Race Car Driver Paralyzed in Fiery Crash Returns (Virtually) to the Track During Coronavirus







‘The biggest thing that everyone always warn me with paralysis is you never make 100 percent recovery. So the goal is to get as close to 100 percent as possible,” Wickens says. “But in terms of how far you'll get, you don't know. So I knew at a very early stage that there was always going to be something compromised for the rest of my life. I felt like, if I worked hard, I could limit that.”

He wasn’t alone either.

“I’m a believer of positive mindset can breed positive outcomes, and this whole time I had such great people around me,” he says. “My wife was amazing, my family was amazing, the whole IndyCar community — all of the fans and the press and everyone was always so supportive. And honestly, I don't know how my outcome would have been if I didn't have that support system.”

“I knew I was paralyzed and I knew there was a chance I could walk again,” Wickens says, “and I just put my head down and started putting in the work.”

As his wife wrote on Instagram last February: “I am just in awe …. It’s crazy how much progress he is making.”

Back on the Track

For months before he began racing with a simulator, Wickens knew that’s where his driving would take him. It was a question of how — and how to pay for it — until the launch of IndyCar’s virtual racing series in March got everything moving “very quickly.”

“It was like, ‘This is a great opportunity. I can race with everyone right now if we had a simulator,’ “ Wickens says. An Atlanta-based company called SimCraft “put their hand up and said, ‘We'd love to help. What do you need?’ ”

“They came to our home, fully sanitized with masks, and they did a full day-and-a-half installation,” Wickens says.

The finished product can be almost deceptively immersive. “You can drive for half an hour and just not even really think that you're driving a video game,” he says.

The adjustment is an adjustment, after more than year out of competition.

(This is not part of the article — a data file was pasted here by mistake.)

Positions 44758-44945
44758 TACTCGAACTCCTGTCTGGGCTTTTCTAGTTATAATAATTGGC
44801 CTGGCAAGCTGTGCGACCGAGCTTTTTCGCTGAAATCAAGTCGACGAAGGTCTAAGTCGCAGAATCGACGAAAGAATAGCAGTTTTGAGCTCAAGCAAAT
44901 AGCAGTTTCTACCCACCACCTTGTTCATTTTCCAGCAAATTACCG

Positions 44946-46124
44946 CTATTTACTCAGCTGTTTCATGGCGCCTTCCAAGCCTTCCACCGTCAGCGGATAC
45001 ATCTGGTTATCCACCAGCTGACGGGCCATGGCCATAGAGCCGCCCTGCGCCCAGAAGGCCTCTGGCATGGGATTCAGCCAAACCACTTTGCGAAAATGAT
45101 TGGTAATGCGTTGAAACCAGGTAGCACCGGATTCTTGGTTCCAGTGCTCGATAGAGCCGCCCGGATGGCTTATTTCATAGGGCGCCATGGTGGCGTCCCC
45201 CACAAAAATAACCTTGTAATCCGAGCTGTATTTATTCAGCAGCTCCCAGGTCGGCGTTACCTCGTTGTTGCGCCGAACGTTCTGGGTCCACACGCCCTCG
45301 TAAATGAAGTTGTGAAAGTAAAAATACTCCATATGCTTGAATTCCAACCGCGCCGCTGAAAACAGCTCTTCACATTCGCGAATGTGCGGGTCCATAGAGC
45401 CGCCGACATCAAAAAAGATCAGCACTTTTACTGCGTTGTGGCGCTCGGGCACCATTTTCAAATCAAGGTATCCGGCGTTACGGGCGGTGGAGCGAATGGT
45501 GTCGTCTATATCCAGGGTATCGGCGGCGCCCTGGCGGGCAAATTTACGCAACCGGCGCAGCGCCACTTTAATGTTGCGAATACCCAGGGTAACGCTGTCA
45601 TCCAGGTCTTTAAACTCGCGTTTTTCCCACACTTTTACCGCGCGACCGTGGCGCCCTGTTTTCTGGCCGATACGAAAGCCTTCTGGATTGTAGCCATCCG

Back in April, “I just collapsed on the couch after the race and I think I slept like three hours after. I was just drained,” Wickens says.

IndyCar’s iRacing Challenge ended on Saturday (Wickens didn’t make the cut for the final competition) but his career hopes haven’t ended.

There are still mental obstacles — after decades of almost automatic use of his feet to operate the gas and brakes, it’s a stutter-step now to remember to use his hands — as well as physical ones. (Using the brake with his hand, over and over and over, takes a toll one might not expect.) But where else would Wickens be?

Speaking to PEOPLE from the backyard of his Indianapolis home, he says the pandemic has made him reflective. And appreciative.

“You can think like, ‘I’m just so lucky that I had that opportunity.’ And because I had that opportunity, I tried so hard to maximize it,” he says. “I wasn't going to take it for granted. And my body listened.”

He and Woods have been isolating since mid-March because of the coronavirus. He has diaphragm limitations since the crash that have made them more cautious around the contagious respiratory illness. Both of their families are still in Canada, past a border neither of them can now cross. Woods’ recent 30th birthday plans were similarly scuttled by the need to socially distance. But there are some upsides, too. Wickens lightly notes, “We're hanging pictures that we never got around to.”

‘“It’s very easy to get stuck in a bit of a rut or a funk, where you don't see the light at the end of the tunnel,” he says. While he hasn’t been able to rehab the way he was before the pandemic, he still sets goals.

“You take it day by day, week by week and you hope, ‘I want to try to do the best this week.’ ”

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